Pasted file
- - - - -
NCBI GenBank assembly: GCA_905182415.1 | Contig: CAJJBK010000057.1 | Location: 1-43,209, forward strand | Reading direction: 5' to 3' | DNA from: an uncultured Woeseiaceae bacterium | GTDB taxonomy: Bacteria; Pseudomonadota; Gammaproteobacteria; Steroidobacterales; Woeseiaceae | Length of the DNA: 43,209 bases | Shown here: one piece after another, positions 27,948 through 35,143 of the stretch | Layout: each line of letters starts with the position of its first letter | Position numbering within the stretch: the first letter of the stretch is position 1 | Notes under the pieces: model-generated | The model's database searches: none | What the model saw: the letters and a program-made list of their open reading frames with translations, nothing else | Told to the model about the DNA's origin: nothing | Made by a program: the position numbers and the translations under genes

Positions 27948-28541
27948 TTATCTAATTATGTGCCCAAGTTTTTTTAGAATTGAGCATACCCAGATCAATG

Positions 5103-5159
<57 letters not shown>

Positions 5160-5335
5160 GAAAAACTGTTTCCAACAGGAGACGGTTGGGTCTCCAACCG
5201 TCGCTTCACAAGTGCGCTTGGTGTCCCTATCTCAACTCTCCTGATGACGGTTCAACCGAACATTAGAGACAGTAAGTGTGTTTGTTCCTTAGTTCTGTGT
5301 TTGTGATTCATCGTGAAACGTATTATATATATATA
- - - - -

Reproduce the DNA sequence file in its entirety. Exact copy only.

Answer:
NCBI GenBank assembly: GCA_905182415.1 | Contig: CAJJBK010000057.1 | Location: 1-43,209, forward strand | Reading direction: 5' to 3' | DNA from: an uncultured Woeseiaceae bacterium | GTDB taxonomy: Bacteria; Pseudomonadota; Gammaproteobacteria; Steroidobacterales; Woeseiaceae | Length of the DNA: 43,209 bases | Shown here: one piece after another, positions 27,948 through 35,143 of the stretch | Layout: each line of letters starts with the position of its first letter | Position numbering within the stretch: the first letter of the stretch is position 1 | Notes under the pieces: model-generated | The model's database searches: none | What the model saw: the letters and a program-made list of their open reading frames with translations, nothing else | Told to the model about the DNA's origin: nothing | Made by a program: the position numbers and the translations under genes

Positions 27948-28541
27948 TTATCTAATTATGTGCCCAAGTTTTTTTAGAATTGAGCATACCCAGATCAATG

Positions 5103-5159
<57 letters not shown>

Positions 5160-5335
5160 GAAAAACTGTTTCCAACAGGAGACGGTTGGGTCTCCAACCG
5201 TCGCTTCACAAGTGCGCTTGGTGTCCCTATCTCAACTCTCCTGATGACGGTTCAACCGAACATTAGAGACAGTAAGTGTGTTTGTTCCTTAGTTCTGTGT
5301 TTGTGATTCATCGTGAAACGTATTATATATATATA